The Short Tale of the Long-Tail


(Image via TechnoLlama)

I guess that bigger really is better, or at least that’s what we’re seeing in the when we talk about the ‘long-tail’ effect.  The theory was first proposed by Chris Anderson in an article for Wired Magazine in 2004.  To compete in a market place like the entertainment industry, businesses who are offering larger amounts of niche information and products are in many instances coming out on top.  Bookstores are a wonderful example for this as we are seeing them slowly decline in relevancy and popularity.  ‘Brick and mortar’ bookstores only have a limited amount of shelf space, and to maximise sales they use a strategy of stocking and selling the most popular titles at that point in time.  However, due to their near limitless warehousing sites like Amazon are able to cater for the ‘long-tail’ market by aggregating and offering a massive amount of content that is more appealing to the interests of many niche groups.  The total amount of sales in these many niche markets will always be higher than that of the smaller group of ‘popular’ books.

For some futher information on the ‘long-tail’, Chirs kept a blog going more in depth about it all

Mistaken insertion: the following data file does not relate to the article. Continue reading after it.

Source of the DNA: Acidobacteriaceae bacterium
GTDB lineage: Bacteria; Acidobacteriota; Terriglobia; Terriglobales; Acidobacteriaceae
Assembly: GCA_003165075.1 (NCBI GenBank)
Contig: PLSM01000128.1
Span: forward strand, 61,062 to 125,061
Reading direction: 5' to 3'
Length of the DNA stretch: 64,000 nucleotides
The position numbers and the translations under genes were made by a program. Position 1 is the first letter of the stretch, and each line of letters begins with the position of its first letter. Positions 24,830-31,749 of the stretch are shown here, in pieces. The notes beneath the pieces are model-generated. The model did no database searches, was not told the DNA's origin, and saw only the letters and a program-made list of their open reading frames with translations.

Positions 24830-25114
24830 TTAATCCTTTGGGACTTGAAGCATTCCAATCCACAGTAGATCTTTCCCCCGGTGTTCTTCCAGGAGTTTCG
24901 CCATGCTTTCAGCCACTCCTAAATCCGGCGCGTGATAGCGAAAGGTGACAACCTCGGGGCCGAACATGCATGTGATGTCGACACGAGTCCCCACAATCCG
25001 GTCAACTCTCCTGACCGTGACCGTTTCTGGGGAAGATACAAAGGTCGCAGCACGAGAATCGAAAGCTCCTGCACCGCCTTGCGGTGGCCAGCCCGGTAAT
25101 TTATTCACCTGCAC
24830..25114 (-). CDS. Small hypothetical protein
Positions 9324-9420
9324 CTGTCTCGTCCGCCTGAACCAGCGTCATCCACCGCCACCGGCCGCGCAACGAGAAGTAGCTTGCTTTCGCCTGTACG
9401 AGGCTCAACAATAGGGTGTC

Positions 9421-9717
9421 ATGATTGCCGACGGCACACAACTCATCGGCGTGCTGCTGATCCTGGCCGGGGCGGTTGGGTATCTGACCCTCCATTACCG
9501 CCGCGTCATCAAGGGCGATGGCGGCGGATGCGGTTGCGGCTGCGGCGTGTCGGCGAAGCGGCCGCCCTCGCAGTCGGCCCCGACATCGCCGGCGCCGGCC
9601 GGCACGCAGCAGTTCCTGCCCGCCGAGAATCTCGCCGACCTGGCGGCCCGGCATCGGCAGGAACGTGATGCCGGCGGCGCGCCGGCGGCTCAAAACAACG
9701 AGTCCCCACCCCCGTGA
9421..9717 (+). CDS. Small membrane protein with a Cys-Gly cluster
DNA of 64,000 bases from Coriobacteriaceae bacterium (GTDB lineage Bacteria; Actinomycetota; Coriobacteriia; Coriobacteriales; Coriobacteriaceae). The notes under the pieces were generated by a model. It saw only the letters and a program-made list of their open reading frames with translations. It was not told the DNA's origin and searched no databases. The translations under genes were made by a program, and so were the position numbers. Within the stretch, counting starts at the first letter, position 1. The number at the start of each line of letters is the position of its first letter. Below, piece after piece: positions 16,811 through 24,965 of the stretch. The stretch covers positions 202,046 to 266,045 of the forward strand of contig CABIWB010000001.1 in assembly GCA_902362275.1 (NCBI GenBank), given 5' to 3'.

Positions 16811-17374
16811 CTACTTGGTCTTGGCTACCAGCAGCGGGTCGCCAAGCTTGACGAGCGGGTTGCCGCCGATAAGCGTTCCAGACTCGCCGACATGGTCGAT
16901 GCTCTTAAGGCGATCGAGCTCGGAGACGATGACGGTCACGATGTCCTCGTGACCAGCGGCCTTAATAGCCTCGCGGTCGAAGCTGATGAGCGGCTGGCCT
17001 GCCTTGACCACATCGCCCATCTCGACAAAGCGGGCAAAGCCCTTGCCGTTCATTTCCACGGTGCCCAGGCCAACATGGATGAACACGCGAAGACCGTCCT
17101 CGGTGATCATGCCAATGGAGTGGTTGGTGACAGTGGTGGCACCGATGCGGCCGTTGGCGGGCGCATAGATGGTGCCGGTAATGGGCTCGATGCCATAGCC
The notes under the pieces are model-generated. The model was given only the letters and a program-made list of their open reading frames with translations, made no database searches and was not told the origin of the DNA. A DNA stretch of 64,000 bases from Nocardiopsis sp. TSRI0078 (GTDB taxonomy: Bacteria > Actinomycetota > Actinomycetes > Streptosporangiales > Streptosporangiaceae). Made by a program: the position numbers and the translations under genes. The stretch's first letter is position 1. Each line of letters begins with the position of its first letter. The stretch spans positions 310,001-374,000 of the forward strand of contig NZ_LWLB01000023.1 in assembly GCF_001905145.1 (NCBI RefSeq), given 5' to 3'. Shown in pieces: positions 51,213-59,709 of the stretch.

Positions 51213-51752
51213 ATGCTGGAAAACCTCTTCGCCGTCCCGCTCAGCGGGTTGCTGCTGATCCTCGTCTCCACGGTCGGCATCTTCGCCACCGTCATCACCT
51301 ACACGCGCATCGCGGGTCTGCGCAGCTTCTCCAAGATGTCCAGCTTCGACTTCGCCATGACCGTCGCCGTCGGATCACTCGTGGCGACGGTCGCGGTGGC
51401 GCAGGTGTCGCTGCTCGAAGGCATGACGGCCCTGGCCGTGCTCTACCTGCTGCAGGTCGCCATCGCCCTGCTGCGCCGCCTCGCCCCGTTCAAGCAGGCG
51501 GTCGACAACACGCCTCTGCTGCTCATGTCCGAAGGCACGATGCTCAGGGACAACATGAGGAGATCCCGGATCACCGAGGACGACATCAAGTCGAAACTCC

2 thoughts on “The Short Tale of the Long-Tail

  1. Well done on explaining the Long Tail Effect really clearly and concisely! I had a quick look at the link you put at the end and found it really interesting that the Long Tail Effect can be relative in most situations, even with things like people’s choices of travel destinations! Overall really good blog post, well done!

  2. I think the way you focused on the marketing side of the long tail effect was a good start to furthering your understanding. I’d like to hear more about the sales side of this. Perhaps if you read up a bit more on articles like this you could plump up this article with even more data and evidence.

    I enjoyed reading this, short and sweet, thankyou. 🙂

Leave a Reply

Fill in your details below or click an icon to log in: Logo

You are commenting using your account. Log Out /  Change )

Google photo

You are commenting using your Google account. Log Out /  Change )

Twitter picture

You are commenting using your Twitter account. Log Out /  Change )

Facebook photo

You are commenting using your Facebook account. Log Out /  Change )

Connecting to %s